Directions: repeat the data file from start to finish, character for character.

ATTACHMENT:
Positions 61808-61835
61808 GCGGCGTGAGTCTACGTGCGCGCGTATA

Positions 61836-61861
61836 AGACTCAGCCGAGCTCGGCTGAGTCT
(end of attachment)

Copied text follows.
Positions 61808-61835
61808 GCGGCGTGAGTCTACGTGCGCGCGTATA

Positions 61836-61861
61836 AGACTCAGCCGAGCTCGGCTGAGTCT